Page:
One of the important findings of this study was the impact of gender on smoking in women. Participating women in this study believed that smoking was a symbol of gender equality and to make members of society understand that (with regards to this issue), there is no difference between men and women, and to show their disagreements with opposing gender perspectives, they smoked. It is thought that the increase in smoking over the past century is linked to changes in the economic and social status of women.  The social positions of women have improved in recent years, and restrictions on their behavior have diminished and similarities between the roles of men and women have increased so that the change in norms and gender roles and gender equality has led to women's acceptance of beliefs, habits, and behaviors of men, such as smoking, which has caused the rate of smoking among women to rise in recent decades.  In a qualitative study, different smoking patterns due to gender differences have been reported, indicating that smoking for women has been a positive social experience. This partly reflects the causes of increase in women smoking in recent decades.  In another study from Canada, a relationship was found between gender empowerment and increased smoking among women. In other words, in countries with greater empowerment of women, smoking rate among men and women is almost the same.  Also in Iran, social participation, social status, and cultural levels in the form of cultural activities of women have grown in recent years with a considerable leap forward.  In a study by Bottorff et al., three key principles were identified for inclusion of gender-related factors when developing tobacco reduction and cessation interventions: (a) Tobacco interventions need to consider gender and its interaction with other social determinants of health, (b) tobacco interventions must include components that comprehensively address gender-related influences, and (c) tobacco interventions should promote gender equity and healthy gender norms, roles, and relations.  Thus, it is necessary to consider the relationships between smoking and gender inequity in order to prevent smoking by women.
Another finding of this study was that the majority of participants believed that cigarettes had adverse effects and were aware of its harmful effects, yet they experienced smoking. Therefore, it is essential that the health education interventions about smoking to be further developed. It needs to move from only providing information and giving advice toward changing attitudes and behaviors through purposeful educations based on health education models and theories. In a similar qualitative study in Slovenia, although participants were aware of the harmful effects of smoking on health but they did not seriously consider quitting, and passively have accepted the health consequences of smoking. 
In another study, it was noted that smoking is one of the most widely used group habits and for a youngster to belong to a group, even though he knows smoking is harmful, he sees no other choice but to give into the group's habits. 
As in the 2008 and 2009 World Health Organization report is stated "tobacco industry has targeted women, and through their advertising methods promotes tobacco as socially acceptable for women," therefore, it is pointed that in order to address the needs of girls and women by health professionals, it is necessary that appropriate numbers of women participate in planning and implementation of anti-smoking policies.  The emphasis should be on policies that prevent tobacco industry from targeting women by banning all advertising and imposing policies that would help reduce demand by increasing cigarette prices and applying higher rates of taxations.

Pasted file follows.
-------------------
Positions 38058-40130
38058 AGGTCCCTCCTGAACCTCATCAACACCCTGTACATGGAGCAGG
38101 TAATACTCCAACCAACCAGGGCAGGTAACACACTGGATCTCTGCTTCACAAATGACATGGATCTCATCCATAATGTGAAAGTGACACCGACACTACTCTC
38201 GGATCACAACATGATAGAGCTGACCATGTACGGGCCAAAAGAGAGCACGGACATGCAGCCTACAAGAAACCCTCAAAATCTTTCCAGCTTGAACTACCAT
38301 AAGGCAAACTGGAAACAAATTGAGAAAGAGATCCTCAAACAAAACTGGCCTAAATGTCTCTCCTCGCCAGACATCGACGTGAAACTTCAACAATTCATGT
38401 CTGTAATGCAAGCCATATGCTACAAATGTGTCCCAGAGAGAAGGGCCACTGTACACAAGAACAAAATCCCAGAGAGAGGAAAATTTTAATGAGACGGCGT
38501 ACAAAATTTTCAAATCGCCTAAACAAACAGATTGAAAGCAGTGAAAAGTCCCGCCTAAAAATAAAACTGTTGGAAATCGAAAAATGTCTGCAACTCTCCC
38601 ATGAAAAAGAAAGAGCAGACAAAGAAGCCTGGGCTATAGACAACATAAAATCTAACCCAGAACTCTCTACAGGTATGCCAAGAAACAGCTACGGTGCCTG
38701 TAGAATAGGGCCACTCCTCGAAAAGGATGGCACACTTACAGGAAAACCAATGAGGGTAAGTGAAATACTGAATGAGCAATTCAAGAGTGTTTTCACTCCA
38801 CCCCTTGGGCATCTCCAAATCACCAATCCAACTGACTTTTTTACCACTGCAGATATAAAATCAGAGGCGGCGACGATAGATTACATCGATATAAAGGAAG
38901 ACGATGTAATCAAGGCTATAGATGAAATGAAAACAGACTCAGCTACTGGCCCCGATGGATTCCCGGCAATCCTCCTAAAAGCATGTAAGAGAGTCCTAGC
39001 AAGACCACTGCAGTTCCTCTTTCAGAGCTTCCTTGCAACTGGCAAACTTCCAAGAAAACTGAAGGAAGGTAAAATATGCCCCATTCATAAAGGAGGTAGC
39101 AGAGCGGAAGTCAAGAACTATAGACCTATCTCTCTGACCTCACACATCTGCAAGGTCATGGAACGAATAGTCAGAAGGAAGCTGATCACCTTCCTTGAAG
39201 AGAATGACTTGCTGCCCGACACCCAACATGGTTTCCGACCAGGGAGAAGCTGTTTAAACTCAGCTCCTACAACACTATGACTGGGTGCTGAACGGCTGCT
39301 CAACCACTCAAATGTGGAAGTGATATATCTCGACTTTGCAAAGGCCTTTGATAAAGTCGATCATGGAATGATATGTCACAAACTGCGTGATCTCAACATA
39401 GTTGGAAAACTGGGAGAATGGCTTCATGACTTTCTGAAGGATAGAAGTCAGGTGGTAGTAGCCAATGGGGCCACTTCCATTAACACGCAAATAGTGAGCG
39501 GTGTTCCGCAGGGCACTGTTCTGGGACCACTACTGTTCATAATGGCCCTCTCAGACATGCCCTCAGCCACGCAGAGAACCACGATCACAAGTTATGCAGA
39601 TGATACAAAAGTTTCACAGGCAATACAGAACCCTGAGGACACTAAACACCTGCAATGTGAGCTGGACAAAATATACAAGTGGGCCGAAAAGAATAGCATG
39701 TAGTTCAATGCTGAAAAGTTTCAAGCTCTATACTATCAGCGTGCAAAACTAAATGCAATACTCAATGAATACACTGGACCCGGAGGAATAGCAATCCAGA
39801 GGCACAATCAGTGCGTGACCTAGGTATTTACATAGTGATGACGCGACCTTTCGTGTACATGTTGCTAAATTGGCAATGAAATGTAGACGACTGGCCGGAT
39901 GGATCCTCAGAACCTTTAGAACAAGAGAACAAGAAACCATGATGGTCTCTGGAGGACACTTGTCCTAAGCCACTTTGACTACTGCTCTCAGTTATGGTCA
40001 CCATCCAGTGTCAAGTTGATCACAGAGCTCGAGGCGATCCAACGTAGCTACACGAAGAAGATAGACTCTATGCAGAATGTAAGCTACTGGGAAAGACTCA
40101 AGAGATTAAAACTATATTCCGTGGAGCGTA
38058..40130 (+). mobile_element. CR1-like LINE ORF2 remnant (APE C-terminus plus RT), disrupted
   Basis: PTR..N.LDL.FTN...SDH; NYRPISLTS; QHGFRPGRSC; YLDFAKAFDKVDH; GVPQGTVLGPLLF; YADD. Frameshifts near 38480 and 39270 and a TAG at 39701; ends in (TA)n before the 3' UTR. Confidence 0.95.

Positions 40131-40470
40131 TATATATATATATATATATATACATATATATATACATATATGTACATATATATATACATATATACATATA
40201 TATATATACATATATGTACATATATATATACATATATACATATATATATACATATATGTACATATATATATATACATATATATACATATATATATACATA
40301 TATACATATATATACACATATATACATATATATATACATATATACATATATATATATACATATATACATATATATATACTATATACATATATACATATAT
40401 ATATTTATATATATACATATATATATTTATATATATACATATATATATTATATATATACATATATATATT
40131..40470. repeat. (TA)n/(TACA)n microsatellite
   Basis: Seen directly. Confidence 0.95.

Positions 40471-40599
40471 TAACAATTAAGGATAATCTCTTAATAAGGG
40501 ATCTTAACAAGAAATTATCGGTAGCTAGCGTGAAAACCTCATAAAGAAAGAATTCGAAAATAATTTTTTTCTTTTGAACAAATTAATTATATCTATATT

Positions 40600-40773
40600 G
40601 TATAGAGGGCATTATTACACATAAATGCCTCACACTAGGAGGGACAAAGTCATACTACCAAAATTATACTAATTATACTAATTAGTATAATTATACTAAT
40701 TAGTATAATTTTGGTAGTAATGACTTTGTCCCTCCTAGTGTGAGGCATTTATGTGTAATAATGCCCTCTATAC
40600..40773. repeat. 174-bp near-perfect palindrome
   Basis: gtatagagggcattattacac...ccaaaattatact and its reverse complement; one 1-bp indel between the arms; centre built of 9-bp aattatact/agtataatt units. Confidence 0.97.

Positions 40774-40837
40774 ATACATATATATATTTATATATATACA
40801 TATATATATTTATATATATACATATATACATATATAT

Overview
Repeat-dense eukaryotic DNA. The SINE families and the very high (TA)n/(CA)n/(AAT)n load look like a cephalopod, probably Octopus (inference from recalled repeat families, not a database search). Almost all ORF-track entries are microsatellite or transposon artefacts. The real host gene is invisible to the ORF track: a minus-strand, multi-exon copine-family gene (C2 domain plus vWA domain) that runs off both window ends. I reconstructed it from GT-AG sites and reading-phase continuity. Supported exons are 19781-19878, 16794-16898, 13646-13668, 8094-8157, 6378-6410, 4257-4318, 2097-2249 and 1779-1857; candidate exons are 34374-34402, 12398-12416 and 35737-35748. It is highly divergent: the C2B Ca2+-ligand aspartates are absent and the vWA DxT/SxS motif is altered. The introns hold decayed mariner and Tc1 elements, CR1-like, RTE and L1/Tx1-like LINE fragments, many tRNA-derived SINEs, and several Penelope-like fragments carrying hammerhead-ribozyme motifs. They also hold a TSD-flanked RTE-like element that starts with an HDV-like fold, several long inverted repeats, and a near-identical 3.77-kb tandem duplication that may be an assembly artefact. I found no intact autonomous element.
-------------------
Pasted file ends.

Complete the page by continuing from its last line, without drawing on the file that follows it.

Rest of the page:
Gaining participants' trusts were the most difficult part of collecting qualitative data. So that, in accordance with the principles of ethics and confidentiality, the researcher tried to gain their trusts by stating the purpose of the study. Given that the present study was conducted on educated female smokers in Tehran. Thus, the findings of this study should be cautiously generalized to other female smokers with lower level of education. It is recommended to conduct qualitative studies with other approaches in order to replicate and further generalize these results. Also, future quantitative research to confirm these qualitative findings would be useful.
| Conclusions|| |
Based on the findings of this study, smoking among educated women is a multifactorial problem, and personal factors, family background, and social factors, particularly the gender roles and stereotypes affect their smoking behavior. Accordingly, taking into accounts all the influencing factors of smoking including, personal, family, and social, authorities must come up with programs and policies that would prevent and control tobacco use. Future interventions for preventing of smoking should focus on changing social norms regarding smoking at the population level by effective educational methods such as mass media campaigns. In addition, such interventions could be effectively provided in both the family and social environments. Also, health providers should promote smoke-free homes and other anti-smoking attitudes and behaviors.
The authors wish to thank all the individuals who participated in the study.
Financial support and sponsorship
This study was funded and supported by Tehran University of Medical Sciences; Grant no. 90-01-62-13249.
Conflicts of interest
There are no conflicts of interest.
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[Table 1], [Table 2]